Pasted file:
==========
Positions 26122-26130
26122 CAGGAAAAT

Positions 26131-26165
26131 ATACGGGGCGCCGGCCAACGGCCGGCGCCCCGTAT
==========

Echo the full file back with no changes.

Positions 26122-26130
26122 CAGGAAAAT

Positions 26131-26165
26131 ATACGGGGCGCCGGCCAACGGCCGGCGCCCCGTAT